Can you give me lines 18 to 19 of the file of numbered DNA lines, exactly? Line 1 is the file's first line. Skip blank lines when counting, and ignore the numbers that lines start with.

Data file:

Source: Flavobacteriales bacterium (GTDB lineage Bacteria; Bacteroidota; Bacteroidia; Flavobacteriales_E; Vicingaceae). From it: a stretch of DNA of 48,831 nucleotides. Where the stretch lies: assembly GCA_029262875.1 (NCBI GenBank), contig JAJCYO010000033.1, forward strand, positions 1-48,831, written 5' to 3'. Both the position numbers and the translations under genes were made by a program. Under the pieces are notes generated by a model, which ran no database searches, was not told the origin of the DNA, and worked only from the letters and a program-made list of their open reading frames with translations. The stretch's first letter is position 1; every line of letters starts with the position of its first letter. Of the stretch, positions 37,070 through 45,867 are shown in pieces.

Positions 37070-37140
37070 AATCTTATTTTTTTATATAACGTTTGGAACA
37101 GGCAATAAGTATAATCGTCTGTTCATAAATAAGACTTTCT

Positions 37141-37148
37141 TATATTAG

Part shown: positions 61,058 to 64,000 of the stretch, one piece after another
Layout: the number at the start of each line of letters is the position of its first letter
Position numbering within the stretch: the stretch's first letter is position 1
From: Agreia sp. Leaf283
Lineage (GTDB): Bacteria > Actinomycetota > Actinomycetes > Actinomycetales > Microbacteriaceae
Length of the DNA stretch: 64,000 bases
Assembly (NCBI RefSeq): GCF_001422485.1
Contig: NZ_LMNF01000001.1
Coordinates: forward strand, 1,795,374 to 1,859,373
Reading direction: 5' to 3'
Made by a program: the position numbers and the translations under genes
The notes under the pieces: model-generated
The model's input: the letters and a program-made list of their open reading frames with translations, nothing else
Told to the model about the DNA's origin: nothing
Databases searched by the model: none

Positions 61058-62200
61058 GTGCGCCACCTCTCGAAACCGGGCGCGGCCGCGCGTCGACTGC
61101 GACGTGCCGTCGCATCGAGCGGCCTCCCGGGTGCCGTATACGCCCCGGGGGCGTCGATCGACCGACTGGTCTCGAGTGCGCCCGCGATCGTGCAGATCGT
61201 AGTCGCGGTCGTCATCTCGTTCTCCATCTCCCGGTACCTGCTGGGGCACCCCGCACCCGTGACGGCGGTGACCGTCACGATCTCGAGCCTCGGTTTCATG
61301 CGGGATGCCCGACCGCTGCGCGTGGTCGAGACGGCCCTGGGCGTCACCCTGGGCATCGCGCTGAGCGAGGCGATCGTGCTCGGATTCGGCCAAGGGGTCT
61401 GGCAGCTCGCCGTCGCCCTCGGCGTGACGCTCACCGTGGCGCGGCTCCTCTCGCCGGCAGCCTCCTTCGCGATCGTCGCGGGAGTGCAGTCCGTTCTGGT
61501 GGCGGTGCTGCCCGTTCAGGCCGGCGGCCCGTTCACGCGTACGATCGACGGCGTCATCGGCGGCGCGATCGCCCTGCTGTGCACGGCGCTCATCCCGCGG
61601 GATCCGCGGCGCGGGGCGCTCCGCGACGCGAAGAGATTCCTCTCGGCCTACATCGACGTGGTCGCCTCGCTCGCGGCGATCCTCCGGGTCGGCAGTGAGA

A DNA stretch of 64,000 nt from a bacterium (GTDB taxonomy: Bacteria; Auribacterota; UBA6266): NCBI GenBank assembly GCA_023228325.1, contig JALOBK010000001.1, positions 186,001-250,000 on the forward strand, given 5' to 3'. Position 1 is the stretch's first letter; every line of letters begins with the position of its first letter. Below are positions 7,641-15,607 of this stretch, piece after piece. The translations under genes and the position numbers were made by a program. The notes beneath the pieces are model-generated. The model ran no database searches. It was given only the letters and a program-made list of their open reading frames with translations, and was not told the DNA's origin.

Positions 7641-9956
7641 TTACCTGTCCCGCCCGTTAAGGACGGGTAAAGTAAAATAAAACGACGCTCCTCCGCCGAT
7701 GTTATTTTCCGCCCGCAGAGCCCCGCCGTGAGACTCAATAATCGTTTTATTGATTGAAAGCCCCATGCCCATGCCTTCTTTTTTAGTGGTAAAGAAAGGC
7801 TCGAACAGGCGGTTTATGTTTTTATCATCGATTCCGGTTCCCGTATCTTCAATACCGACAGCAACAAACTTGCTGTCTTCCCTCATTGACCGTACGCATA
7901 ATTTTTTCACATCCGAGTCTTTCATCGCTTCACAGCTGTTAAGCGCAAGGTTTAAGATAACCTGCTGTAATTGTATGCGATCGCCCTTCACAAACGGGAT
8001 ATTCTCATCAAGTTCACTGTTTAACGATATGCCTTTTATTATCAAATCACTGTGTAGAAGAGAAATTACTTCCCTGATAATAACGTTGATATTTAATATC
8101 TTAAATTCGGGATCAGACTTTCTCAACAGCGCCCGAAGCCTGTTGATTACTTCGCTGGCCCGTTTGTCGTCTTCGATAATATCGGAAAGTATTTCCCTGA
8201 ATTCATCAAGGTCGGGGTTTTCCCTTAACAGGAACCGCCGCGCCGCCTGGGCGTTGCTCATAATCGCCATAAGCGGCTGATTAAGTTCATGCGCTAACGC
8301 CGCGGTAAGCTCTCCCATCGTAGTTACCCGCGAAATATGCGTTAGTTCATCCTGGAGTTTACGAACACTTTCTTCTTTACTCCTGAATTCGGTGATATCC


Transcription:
The notes under the pieces: model-generated
The model's input: the letters and a program-made list of their open reading frames with translations, nothing else